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Ineligible employees can decrease company value, salability

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September 7, 2022

When a company buys a business, they typically retain (or re-hire) most of the acquired company’s workforce.

In today’s labor market, the quality and stability of that workforce is extremely important.

Buyers are looking at turnover trends, anticipated retirements and whether employees are legally eligible to work in the U.S.

In one well-publicized case, a buyer acquired an established sauce manufacturing business in Kansas City.

The buyer purchased the 20-year-old manufacturer for $5.65 million.

At the time, the company manufactured 150 products and had co-packing and private label agreements with more than 100 companies.

After closing the deal, the buyer asked employees to complete new I-9 forms, which are required to show proof of eligibility to work in the U.S.

They also notified employees it would check the forms against the government’s E-Verify database.

Soon afterwards, 17 of the company’s 25 production employees quit.

The company later learned these employees were ineligible to work in the U.S. and that upper management was, the buyer claimed, well aware of the issue.

The buyer sued for damages of at least $2.9 million.   
I-9 employment verification
When acquiring a business, the buyer can assume the risks and liabilities of the acquired company’s I-9 forms.

Or they can elect to have all employees complete new I-9 forms immediately after purchase.

We recently represented a company where the I-9 forms had not been fully completed.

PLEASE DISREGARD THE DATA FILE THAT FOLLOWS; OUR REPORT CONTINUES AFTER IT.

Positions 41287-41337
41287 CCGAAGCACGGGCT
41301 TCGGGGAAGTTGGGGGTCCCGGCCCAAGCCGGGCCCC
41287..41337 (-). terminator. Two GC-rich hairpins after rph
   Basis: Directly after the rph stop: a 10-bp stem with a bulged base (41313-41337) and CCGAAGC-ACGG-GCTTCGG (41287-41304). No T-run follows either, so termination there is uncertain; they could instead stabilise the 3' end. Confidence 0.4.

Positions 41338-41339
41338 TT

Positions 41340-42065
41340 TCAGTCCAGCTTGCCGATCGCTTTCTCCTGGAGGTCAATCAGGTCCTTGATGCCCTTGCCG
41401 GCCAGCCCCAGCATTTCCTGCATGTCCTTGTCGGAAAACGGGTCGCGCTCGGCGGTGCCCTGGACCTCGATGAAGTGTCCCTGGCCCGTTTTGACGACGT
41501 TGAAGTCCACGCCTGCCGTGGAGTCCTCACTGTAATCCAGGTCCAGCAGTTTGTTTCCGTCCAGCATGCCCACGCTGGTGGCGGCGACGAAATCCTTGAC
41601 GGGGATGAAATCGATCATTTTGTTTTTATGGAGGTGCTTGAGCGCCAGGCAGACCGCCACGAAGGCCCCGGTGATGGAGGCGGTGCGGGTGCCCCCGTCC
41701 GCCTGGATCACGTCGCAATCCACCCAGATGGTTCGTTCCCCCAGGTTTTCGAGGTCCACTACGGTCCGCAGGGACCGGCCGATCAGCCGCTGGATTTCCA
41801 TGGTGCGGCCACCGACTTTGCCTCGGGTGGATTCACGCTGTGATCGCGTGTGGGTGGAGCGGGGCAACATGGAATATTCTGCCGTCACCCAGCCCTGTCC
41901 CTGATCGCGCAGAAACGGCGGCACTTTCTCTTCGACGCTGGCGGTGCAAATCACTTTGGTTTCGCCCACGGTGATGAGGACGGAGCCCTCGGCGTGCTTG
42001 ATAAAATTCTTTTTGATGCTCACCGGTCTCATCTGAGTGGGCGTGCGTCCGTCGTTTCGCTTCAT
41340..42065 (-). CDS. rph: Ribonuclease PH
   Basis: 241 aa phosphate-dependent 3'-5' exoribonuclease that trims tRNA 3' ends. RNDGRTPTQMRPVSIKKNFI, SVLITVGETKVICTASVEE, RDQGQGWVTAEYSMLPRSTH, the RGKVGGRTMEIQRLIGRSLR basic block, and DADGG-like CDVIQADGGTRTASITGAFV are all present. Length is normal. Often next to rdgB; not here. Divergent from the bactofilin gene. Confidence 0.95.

This was revealed in a due diligence I-9 audit prior to sale.

To rectify the situation and reduce risk for the buyer, the sellers had all employees update their I-9 forms.

To the best of our knowledge, everyone was eligible – it was simply an error in paperwork and process management.

Generally, this is not the kind of employee activity we want to see right before a sale.

For example, we don’t want to see a wave of non-compete requests or I-9 updates because these out-of-the ordinary requests can raise questions and make employees nervous.

If employees have any suspicions you’re trying to sell (hopefully they don’t), these requests can fuel the fire.

Change of any kind can make people nervous, and rumors of an impending sale could send your best talent to the job market.

Even if you believe all your employees are legally authorized to work in the U.S., it’s best to make sure this paperwork is fully completed and squared away before you put your company on the market.
Disclosing an undocumented workforce
If you run a business and you know you have ineligible workers on your team, you must disclose that in a transition.

In limited cases, you may find a buyer who is willing to accept the problem and address talent issues after an acquisition.

Unfortunately, if you’re selling your business to a strategic buyer (e.g. another company), you’ll find that the appetite for an undocumented workforce is generally low.

Larger organizations usually don’t want to take on the kind of liability and risk it brings.

You may still find a strategic buyer, but expect price reductions and other adjustments to the deal structure.

For example, we have a buy-side client who was evaluating a potential acquisition in Texas.

The sellers acknowledged that a significant number of employees could be ineligible to legally work in the U.S.

If our buyer had chosen to proceed with the deal, by cleaning up the employee eligibility issues, they would have faced the loss of skilled employees, likely production shortfalls and higher human resources costs.

Those risks necessarily lowered the value of the opportunity.

Employers who are challenged with a potentially ineligible workforce should consult their legal counsel for guidance.

Talk to your mergers and acquisitions advisor as well for advice on how to time paperwork updates, employee communication or employee changes prior to a sale.

Jason Salisbury is a mergers and acquisitions advisor, business development manager and member of the leadership at Cornerstone Business Services in Green Bay.

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